Sakunda admits dodging tender to seal Command Agriculture deals

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By Anna Chibamu

CONTROVERSIAL fuel mogul Kudakwashe Tagwirei’s Sakunda Holdings has admitted dodging tender processes as per national laws to seal a lucrative deal to supply government’s Command Agriculture inputs and equipment for the 2016 to 2018 winter and summer agricultural seasons.

Giving oral evidence before the Tendai Biti led Public Accounts Parliamentary portfolio committee, company Chief Operating Officer Charles Chitambo said Sakunda Holdings was, instead, approached by government together with 40 other entities to take part in the programme.

Chitambo however failed to explain how the company managed to satisfy government it was best candidate to supply the inputs and equipment that involved vehicles.

He however told the committee Sakunda had enough money to undertake the demanding job.

Chitambo revealed Sakunda financed the purchase of inputs, wheat and grain seed, motor vehicles and protective clothing.

“We had a cabinet authority to cover both the Command Agriculture and the Presidential scheme.

“There was a tri-partite agreement among Finance and Lands ministries and Sakunda Holdings. We submitted documents, statements but I do not know if it was a bidding system. We did not tender.

“Government invited us with 40 other companies. Sakunda did not go to government.

“They (government) invited us to rescue the agricultural sector of this country,” said Chitambo.

The company owned by President Emmerson Mnangagwa’s top ally has been hogging the limelight for all the wrong reasons, having been accused of misusing public funds.

The Auditor General’s report of 2018 exposed the rot within the government run agricultural scheme with the firm fingered in the plunder of over US$3 billion in taxpayers’ money since 2016.

The Reserve Bank of Zimbabwe, Finance and Agriculture ministries have all admitted Sakunda Holdings received more than US$3 billion since the inception of the programme.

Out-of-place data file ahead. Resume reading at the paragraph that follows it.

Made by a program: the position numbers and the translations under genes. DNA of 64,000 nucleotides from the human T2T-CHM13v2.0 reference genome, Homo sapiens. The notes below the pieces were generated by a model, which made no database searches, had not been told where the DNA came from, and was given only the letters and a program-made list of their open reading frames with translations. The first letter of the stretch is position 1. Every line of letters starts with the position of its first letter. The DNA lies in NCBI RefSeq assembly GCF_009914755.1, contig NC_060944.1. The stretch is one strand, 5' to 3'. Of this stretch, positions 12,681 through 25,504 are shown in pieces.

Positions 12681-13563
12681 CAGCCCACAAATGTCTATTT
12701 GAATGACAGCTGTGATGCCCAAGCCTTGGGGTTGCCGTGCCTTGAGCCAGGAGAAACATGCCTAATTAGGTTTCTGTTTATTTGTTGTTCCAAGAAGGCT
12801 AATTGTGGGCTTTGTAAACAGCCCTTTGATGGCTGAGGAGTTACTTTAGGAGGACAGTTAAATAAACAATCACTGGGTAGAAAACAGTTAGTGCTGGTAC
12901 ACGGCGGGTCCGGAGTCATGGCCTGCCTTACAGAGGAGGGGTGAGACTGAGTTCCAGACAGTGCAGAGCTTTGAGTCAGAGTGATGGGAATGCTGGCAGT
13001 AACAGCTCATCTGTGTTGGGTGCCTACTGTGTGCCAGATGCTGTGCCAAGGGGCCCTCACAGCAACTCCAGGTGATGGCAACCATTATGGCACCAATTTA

However, Chitambo was furious about this and warned those spreading “false” information while also accusing some unnamed committee members of being among culprits.

“I am hoping that at the end of our discussion, all those inaccuracies must be plummeted. The allegations have come from members of this committee,” added Chitambo.

Asked why government chose the firm as opposed to using traditional seed and equipment suppliers, Chitambo said government was a borrower and Sakunda was financier as it had the money even though it later turned out that government paid the company US$1.1 billion in the period 2016-17.

According to committee members, Sakunda also received US$366 million in treasury bills in 2019 which remained USD denominated even after the multi-currency system was scrapped by government.

Chitambo said part of the money (US$204 million) was returned back to the RBZ.

Biti bemoaned lack of checks and balances in the transactions, no monitoring systems and compliance by Sakunda especially on the tendering process which was never followed at all.

“No one is in charge; on reconciling of accounts no one is available, no checks and balances in your accounting books, someone above Sakunda not monitoring. There is a blank cheque,” said Biti who demanded some documents such as proof of payment for the US$204 million and agreement documents between government and Sakunda.